As a Health Educator serving at Respiratory Health Association, my position is unique because I get to learn about the different schools and communities I travel to in Chicago while providing asthma management education programs to school staff, parents, and students. Each asthma management program is tailored to the specific audience, but is ultimately focused on providing more in depth information about asthma such as trigger avoidance (triggers are irritants and allergens that are present in the environment and can potentially cause an asthma flare up), how to properly use a metered dose inhaler with a spacer and how to respond during an asthma episode.
Depending on the audience, I may only be presenting for one hour or providing information to students during a three- day time period. As my time is limited for health education, I must maximize my service. As an example, during a parent and caregiver asthma management presentation, I often learn that some individuals have a personal connection to asthma while others may not be as aware about the disease. Regardless of familiarity, parents and caregivers in the audience are engaged about the content by asking questions, providing suggestions to one another about how to reduce asthma triggers in the home, and taking notes on the presentation. By the end of the presentation some parents may approach me with questions about asthma or describe their own experiences with the disease.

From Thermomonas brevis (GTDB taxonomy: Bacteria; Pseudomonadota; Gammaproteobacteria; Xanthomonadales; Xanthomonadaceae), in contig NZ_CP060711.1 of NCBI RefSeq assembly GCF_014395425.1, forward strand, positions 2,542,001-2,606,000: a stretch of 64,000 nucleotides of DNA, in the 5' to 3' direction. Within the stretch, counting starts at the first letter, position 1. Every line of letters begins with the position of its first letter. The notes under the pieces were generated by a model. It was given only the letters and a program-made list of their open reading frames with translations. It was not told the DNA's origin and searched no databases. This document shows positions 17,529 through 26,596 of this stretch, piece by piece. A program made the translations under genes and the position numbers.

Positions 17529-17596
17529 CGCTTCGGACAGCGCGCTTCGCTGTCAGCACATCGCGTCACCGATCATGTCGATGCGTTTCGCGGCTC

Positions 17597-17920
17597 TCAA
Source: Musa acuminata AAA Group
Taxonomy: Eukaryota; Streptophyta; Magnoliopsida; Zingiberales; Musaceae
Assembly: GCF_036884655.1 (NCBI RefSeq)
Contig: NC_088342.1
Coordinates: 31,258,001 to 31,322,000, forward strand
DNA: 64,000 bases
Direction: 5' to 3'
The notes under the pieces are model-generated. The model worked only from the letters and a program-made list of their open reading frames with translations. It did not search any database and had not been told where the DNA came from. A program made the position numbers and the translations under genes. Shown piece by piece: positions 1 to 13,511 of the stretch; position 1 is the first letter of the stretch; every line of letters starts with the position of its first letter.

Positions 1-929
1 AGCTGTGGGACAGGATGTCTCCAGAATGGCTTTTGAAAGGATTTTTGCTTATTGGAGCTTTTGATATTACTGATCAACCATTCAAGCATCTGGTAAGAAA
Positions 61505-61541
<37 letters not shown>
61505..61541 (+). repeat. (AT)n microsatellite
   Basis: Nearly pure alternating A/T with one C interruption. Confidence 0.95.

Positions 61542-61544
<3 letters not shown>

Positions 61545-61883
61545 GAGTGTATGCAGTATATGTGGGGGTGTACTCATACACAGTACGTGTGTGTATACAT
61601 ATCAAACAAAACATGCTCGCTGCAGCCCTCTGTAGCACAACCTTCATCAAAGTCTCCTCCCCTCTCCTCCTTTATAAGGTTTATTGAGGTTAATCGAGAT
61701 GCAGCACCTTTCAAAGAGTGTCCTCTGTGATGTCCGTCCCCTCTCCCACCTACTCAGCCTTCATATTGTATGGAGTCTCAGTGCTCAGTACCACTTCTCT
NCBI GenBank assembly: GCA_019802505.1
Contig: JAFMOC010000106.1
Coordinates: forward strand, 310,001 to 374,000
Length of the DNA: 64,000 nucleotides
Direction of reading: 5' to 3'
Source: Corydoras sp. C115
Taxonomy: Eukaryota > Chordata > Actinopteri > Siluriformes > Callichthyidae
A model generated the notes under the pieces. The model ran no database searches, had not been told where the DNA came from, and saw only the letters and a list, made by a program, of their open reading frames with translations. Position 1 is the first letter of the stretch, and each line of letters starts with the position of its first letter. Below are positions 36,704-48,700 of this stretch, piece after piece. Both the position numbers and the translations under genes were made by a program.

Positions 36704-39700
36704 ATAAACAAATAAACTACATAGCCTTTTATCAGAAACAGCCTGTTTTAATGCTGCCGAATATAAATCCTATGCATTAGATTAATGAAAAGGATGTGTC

At the end of the presentation, I also pass out Asthma Action Plans and the Parent Request for Self Administration of Medication Form. Both of these documents are important for students with asthma to have on file at school. Sometimes parents share that they were unaware of the documents or will share with someone they know who has a child with asthma. Although time to provide asthma health education is limited, with these presentations I am helping create spaces within schools to connect with parents and share the information on asthma with the greater community because it is a collaborative effort.
This blog was written by 2018-19 member Gabriela Munoz.
Gabriela serves as a Health Educator at Respiratory Health Association.